I'm the girl on the other end of the phone.
I'm the girl who gets it done. If it needs fixing, I fix it. I'm a doer.
I'm also a little piece of the puzzle that holds society together. If your cell phone doesn't work, you can't function. If your cable goes out, and you've got a houseful of screaming Spongebob fans, you need that fixed pronto.
That's where I come in.
I like what I do. That's the essence of it. I like talking to people, and I like fixing things.
There's not a whole lot of 'thank you' or 'you did a great job' in my line of work. Most of the time when people call, it's because something's fucked up.
Now, if you expected a lot of fanfare over a job well done, you'll be sadly disappointed. More often than not, I get a whole lot of 'fuck you' even if I've helped someone. But I don't need affirmation to do a good job. I do it because it's who I am. If I didn't do a good job, you wouldn't know it, but I would. And that would keep me up at night.
Anyway, the other day I was thinking about some of the people I've talked to over the years.
There have been lots of bad calls, angry customers, and times when shit got real.
It was one of those days, I'd just finished up with a real shit stain of a caller, when the next call came in.
Immediately, I rolled my eyes, asked them how I could help them.
His name was Jim. And he wasn't happy.
His first sentence to me "This is Jim, and I'm not happy."
Apparently he'd been signed up for service that he didn't authorize. Another eye roll. I heard that about every other phone call, and when I'd check the usage on the account, guess what? They used it up like it was toilet paper and they had explosive diarrhea.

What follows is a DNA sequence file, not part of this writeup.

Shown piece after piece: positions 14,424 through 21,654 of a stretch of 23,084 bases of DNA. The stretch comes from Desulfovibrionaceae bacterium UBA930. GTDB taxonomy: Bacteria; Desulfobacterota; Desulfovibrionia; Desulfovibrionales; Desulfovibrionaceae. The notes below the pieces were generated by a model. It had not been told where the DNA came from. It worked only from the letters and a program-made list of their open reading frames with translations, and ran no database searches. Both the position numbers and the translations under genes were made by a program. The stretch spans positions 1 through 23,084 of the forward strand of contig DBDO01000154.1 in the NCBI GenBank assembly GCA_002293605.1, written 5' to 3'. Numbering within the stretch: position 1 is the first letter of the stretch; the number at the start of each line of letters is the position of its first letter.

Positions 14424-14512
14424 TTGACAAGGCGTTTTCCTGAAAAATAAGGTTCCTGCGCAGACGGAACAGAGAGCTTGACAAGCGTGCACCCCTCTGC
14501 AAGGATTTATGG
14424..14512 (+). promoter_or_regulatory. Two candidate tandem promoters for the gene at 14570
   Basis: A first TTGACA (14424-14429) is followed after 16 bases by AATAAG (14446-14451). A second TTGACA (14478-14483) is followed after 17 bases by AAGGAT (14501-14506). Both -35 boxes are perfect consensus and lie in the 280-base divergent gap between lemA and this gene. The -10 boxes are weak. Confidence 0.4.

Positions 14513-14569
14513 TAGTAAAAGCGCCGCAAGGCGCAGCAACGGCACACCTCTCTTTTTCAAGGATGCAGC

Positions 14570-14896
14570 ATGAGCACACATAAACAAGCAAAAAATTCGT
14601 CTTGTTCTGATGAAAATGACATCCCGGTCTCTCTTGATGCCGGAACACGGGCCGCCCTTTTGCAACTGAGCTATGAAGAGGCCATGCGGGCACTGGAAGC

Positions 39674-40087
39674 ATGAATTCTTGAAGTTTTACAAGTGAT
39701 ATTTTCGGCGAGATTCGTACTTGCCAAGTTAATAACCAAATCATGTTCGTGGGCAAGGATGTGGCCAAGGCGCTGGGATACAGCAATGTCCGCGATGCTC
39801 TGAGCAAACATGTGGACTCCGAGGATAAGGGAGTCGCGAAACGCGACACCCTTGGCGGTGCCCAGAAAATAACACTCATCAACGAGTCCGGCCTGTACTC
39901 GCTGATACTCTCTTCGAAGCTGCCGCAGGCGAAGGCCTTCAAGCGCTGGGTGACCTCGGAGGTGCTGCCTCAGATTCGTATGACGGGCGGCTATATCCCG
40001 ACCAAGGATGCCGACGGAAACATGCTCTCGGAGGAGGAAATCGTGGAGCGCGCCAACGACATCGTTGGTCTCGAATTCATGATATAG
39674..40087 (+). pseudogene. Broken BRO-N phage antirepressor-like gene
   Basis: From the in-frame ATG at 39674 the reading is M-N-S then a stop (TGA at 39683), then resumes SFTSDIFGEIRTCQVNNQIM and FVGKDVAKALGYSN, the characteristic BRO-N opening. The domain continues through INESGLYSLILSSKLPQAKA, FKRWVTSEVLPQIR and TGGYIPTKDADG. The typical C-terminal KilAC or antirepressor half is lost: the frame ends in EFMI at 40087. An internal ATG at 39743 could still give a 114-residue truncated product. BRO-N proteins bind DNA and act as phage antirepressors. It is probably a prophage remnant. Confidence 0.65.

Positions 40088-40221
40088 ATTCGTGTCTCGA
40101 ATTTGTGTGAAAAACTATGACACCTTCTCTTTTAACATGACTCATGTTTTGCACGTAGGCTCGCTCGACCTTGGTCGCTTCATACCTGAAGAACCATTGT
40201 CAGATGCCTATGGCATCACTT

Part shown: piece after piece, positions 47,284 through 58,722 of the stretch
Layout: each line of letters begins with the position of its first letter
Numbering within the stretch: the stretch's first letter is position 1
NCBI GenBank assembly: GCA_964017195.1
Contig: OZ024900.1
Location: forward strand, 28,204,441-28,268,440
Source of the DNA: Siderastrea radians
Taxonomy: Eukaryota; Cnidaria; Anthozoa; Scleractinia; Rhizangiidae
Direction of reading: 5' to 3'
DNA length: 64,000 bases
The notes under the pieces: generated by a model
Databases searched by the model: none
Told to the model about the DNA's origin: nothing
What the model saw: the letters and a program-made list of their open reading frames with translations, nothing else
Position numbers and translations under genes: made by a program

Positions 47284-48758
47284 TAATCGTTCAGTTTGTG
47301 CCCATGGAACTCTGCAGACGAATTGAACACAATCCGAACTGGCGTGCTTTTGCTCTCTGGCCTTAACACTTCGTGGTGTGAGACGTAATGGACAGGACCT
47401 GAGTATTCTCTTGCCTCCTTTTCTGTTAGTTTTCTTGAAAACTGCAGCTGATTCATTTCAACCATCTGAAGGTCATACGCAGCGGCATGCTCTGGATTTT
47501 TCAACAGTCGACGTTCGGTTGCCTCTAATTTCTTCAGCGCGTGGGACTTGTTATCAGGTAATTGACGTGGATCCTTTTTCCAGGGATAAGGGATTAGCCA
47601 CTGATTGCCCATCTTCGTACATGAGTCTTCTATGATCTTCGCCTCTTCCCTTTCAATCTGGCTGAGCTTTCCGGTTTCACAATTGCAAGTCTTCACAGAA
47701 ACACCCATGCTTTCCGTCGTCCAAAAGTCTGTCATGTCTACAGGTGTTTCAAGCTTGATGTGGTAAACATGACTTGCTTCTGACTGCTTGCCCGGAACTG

So, as I'm making appropriate soothing noises, diffusing the bomb that is Jim, I check his account usage. None at all.
Ladies and gentlemen, I have a truth teller.
I've already decided I'll issue credit to his account, because I like it when people are real with me.
As Jim continues talking, he's telling me that there is no way he's used the account. I tell him there's no usage on his account, and that I can definitely cancel it and issue a refund.
Jim is a nice guy, and he thanks me as I'm cancelling out his account. He also says to me a sentence that stops me in my tracks, and forever changed the direction that my life would go that day.
With no fanfare, Jim tells me, "You know, I really appreciate this, Sal. I'm homeless, living out of the back of my van, and $20 is two days worth of food for me."
Immediately, I was ashamed. Humbled. Saddened.
He wasn't trying to get anything else out of me, he had simply shared his circumstances in a way that was straightforward, and honest. If that had been me, I don't think I could've offered that up to anyone.
When he said that, when he was sincerely thanking me, telling me how much that money meant in his life, a single hot tear tracked down my cheek.
I could feel my eyes brimming over, and somehow managed to blink them back.
After looking his account over some more, I found that he had been charged six more months of service that he didn't know about.
So, I placed Jim on hold, walked over to the billing supervisor, and talked her into issuing credit for all those back months. It was a total of over $120 that Jim would get back that day. I even pestered her to put a rush on it, because Jim really needed that money.
So, when I went back to Jim, I told him that he'd been charged for a couple months that he didn't catch. When I got to tell him that we were putting over $120 back on his card, it was one of the best moments in my life. He was so stunned, so thankful, that he cried a little.
It was okay, though, I was crying too.
All he could say over and over was 'thank you'. He told me that I had no idea what that money meant to him. That money meant he could eat. He could buy gas for his van so he would have a place to sleep. That money meant he would be warm, and fed, and safe.
When people ask me why I do what I do, I usually give them some canned answer, but inside, where I'm honest with myself, I do what I do because of people like Jim.
*When I got paid later that week, I sent $150 to Jim's P.O. Box. I imagined his eyes lighting up over that anonymous envelope stuffed with money. I imagined how just for a moment, he felt that someone, somewhere really cared what happened to him. I hope it helped him out.